The youth ministry that now occupies the land has wanted to buy it for years but does not agree with the state’s $460,000 appraisal and is seeking its own estimate.
“Hopefully this is the final page in this particular chapter for the ranch, and it’s been a long time coming,” said Richard Kaiser, the director of real estate for Colorado-based Young Life, which now operates a year-round camp at the ranch.
The Eastern Oregon manager for the Department of State Lands says the agency stands by the appraisal and says it is not allowed to sell for less.
The state-owned property is surrounded by the 16,000-acre former Big Muddy Ranch near the community of Antelope.
The site is among hundreds of state-owned parcels in Central and Eastern Oregon that are managed to make money for public education. Oregon acquired them at the time of statehood.
The state is selling parcels that are isolated and difficult to manage, particularly those fully contained inside other ownerships.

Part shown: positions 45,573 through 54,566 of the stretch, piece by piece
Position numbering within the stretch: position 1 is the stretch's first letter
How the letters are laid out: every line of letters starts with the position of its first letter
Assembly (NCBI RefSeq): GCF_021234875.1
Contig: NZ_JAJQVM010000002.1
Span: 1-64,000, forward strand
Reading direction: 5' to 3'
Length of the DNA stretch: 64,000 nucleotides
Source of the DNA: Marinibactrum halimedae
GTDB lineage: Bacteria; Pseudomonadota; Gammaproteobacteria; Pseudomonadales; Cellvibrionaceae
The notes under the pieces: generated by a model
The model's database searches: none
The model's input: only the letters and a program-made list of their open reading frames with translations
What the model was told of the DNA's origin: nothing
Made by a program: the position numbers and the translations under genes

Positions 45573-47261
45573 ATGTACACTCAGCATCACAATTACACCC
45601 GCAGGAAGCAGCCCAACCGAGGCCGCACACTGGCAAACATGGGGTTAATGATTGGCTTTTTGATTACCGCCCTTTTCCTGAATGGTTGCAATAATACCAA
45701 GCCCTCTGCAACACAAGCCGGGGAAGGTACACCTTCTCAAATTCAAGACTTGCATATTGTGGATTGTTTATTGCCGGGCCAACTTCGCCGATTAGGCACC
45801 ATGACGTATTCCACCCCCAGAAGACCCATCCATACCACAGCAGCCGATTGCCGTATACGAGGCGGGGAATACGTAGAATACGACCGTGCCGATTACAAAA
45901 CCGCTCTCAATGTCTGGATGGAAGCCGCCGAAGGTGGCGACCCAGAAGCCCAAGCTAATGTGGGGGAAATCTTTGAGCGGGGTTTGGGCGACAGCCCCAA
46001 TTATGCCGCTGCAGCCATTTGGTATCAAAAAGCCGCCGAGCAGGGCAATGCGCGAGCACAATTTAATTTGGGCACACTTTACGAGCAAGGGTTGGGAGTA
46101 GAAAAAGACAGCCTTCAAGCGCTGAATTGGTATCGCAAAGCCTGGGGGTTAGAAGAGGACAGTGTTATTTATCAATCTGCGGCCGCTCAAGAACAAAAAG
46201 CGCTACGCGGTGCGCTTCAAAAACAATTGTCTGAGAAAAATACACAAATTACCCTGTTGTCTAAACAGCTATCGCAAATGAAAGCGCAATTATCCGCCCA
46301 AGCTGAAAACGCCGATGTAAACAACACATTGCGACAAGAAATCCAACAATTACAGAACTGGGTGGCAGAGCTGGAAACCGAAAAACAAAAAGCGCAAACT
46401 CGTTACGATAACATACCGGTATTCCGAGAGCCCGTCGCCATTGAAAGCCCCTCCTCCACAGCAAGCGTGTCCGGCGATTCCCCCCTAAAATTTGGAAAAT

Young Life disagrees that it should pay for sewage ponds, saying it already has spent heavily to rehabilitate the sewer system.
“They are charging for improvements made only by the tenants, and we’re not in a position to be able to pay for them again,” Kaiser said.
Young Life asked in 1997 to buy the land and signed a 20-year lease.
They pay $4,000 a year, less than the $6,600 paid by the Rajneeshees two decades ago.
The parties will negotiate again early next year.
The state appraisal also says there are American Indian burial and sacred sites that cannot be disturbed.
The cult arrived at the Big Muddy Ranch in 1981 and attracted thousands to live in the supposedly idyllic and agrarian setting, which was patrolled by armed guards.
The disciples turned over their money and donned red clothes, and the Bhagwan tooled around the ranch in one of his several Rolls-Royces.
Followers masterminded a major bioterrorist incident by tainting salad bars and coffee creamers in restaurants in The Dalles in 1984 as part of an effort to take over local governments.
The salmonella poisoning sickened 751 people, and 45 were hospitalized.
The cult fell apart in 1985, and Bhagwan was found guilty of immigration fraud and deported to India, where he died in 1990.
The camp hosts 6,000 youths during the summer and another 12,000 people off- season for weekend retreats and other events.
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